In the other semifinal, there was a different vibe altogether. The women's semifinals are played the day after the quarterfinals conclude; neither Agnieszka Radwanska nor Dominika Cibulkova had a day of rest between the quarterfinals and the semifinals. Theirs was the only match in the tournament in which this unfortunate phenomenon occurred. It didn't appear to bother Cibulkova, who came out like the fireball she is, and took control from the first ball struck.

Radwanska, on the other hand, was done before she even started the warmup. Her amazing performance against defending champion Victoria Azarenka the day before had apparently taken the very tennis soul out of her. I suspect it was much more of a mental thing than a physical thing, though she was undoubtedly physically tired after all that running and squatting and twisting that she did in the quarterfinals.

At any rate, Radwanska was slow and mediocre in her shot-making, and just "not there." But I don't mean to take anything away from Cibulkova, who was spot-on throughout the match. Cibulkova has had a problem with choking throughout her career, and during this tournament, she held fast mentally, even at really big moments. Her reward is a trip to the final.

The Slovak has had a few things going for her at this tournament. She's not only mentally stronger, she has also improved her serve. And she had some luck, too, when she most needed it. Her quarterfinal opponent was so nervous she could hardly play, and her semifinal opponent was physically and mentally spent. Had Halep and/or Radwanska played at their usual levels, who knows what might have happened? But they didn't, and that's tennis, and now the hard-working, hard-hitting Cibulkova gets a crack at Li Na.

The doubles final is also set. Top seeds Sara Errani and Roberta Vinci, who defeated Kveta Peschke and Katarina Srebotnik in the semifinals, will play 3rd seeds Ekaterina Makarova and Elena Vesnina.

Tuesday, January 21, 2014

Australian Open--what they said

She's a genius, isn't she, Radwanska.
Pam Shriver

You've had tough losses and big wins against both of them.  How does that affect you going into this match?
You know, I already beat both of them. It's going to be very tough, for sure. Both opponents are big fighters and a great player. It just gives me enough confidence, you know, to go into this match and to know that I beat both of them. I know what I have to do. We know each other really well. We are the same age. We played so many times each other.
Dominika Cibulkova

The seed of doubt has been planted in Azarenka's head about what Radwanska is going to do next.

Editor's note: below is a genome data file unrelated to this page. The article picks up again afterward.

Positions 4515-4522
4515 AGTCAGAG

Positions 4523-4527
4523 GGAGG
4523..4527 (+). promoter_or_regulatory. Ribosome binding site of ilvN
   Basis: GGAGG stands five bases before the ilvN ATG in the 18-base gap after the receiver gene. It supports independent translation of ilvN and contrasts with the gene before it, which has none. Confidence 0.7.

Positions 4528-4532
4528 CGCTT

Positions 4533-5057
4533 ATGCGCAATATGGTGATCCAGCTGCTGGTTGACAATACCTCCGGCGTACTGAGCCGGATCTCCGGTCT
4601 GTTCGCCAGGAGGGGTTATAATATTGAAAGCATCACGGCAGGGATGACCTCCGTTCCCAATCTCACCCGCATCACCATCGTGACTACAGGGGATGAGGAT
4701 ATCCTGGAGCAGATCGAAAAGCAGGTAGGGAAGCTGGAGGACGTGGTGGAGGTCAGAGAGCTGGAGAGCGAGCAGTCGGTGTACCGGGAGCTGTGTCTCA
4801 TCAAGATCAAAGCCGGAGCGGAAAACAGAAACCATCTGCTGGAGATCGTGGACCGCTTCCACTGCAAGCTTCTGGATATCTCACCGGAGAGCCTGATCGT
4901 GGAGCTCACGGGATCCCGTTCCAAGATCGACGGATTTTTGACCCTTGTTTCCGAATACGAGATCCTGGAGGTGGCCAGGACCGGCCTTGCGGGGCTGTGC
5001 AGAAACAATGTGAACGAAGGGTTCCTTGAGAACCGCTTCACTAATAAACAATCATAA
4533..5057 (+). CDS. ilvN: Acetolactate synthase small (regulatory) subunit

Martina Navratiliva
She was just doing everything a little bit better than me. I was just watching. I was like a spectator a little bit.
Victoria Azarenka

I had emotions, big emotions, and I couldn't manage this. Before the match I was very nervous and I didn't feel the ball at all. I couldn't move my body and I couldn't play.
Simona Halep

She's not finding any holes in Radwanska's game because there aren't any today.
Chris Evert

The Genius and the Domi-Nator advance to Australian Open semifinals

Often, it takes Simona Halep a set or even a set and a half to realize to what extent she has positioned herself on the court to prohibit her aggression. Generally, at that point, she becomes aggressive and plays catch-up. Today, in the Australian Open quarterfinals, she never really reached the second step of that needlessly complicated process. Halep kept her distance and became the latest victim of Dominika Cibulkova, who really does have a new attitude.

Cibulkova pretty easily beat Halep 6-3, 6-0 in what was a less-than-stellar showing from the Romanian player. It was way stellar from Cibulkova, though. The Slovak had first and second serve win stats of 76% and 50%, and she broke her opponent five times. She made it look pretty easy, and it took her exactly an hour to get the job done. The victory puts Cibulkova into the Australian Open semifinals for the first time in her career. In her next match, she'll play someone she may not have expected to face.

The best way I know how to describe the first set of the match played between Aga Radwanska and defending champion Vika Azarenka is to say that Radwanska very skillfully lulled Azarenka into a false sense of insecurity. Pulling out every trick in her considerably overstuffed trick bag, Radwanska  lobbed (brilliantly), spun, dropped, and pace-changed Azarenka into a state of visible frustration. Watching Radwanska made me long (as I always do) for the days when wildly versatile shot-making and savvy were what mattered in tennis, and the quick, very clever players were rewarded for their speed and cleverness. Give me a Radwanska or a Hingis or a Mandlikova any day.

But I digress. Radwanska won the first set 6-1, but Azarenka pulled herself together for the second set, yet didn't cut down enough on the unforced errors to have an easy go of it. Radwanska's service level dropped a bit, but not enough to make a significant difference. The set appeared to be headed toward a tiebreak when Azarenka broke Radwanska when she served at 5-6.

Throughout the match, the defending champion appeared to be less than emotionally steady, but we've seen that from Azarenka before, and it isn't always a bad sign. But today, she was fighting to go for a third title, and she was being flummoxed right and left by her opponent. The third set was about as show-offy as anything I've ever seen from Radwanska. She was getting to balls that mere mortal tennis players--even the really good ones--just can't get to, and when she got to them, she was hitting winners. She hit volleys from her toes, volleys from behind her back, volleys from places you don't usually see on television. Radwanska's level of anticipation from all parts of the court was practically perfect. Azarenka didn't win a game.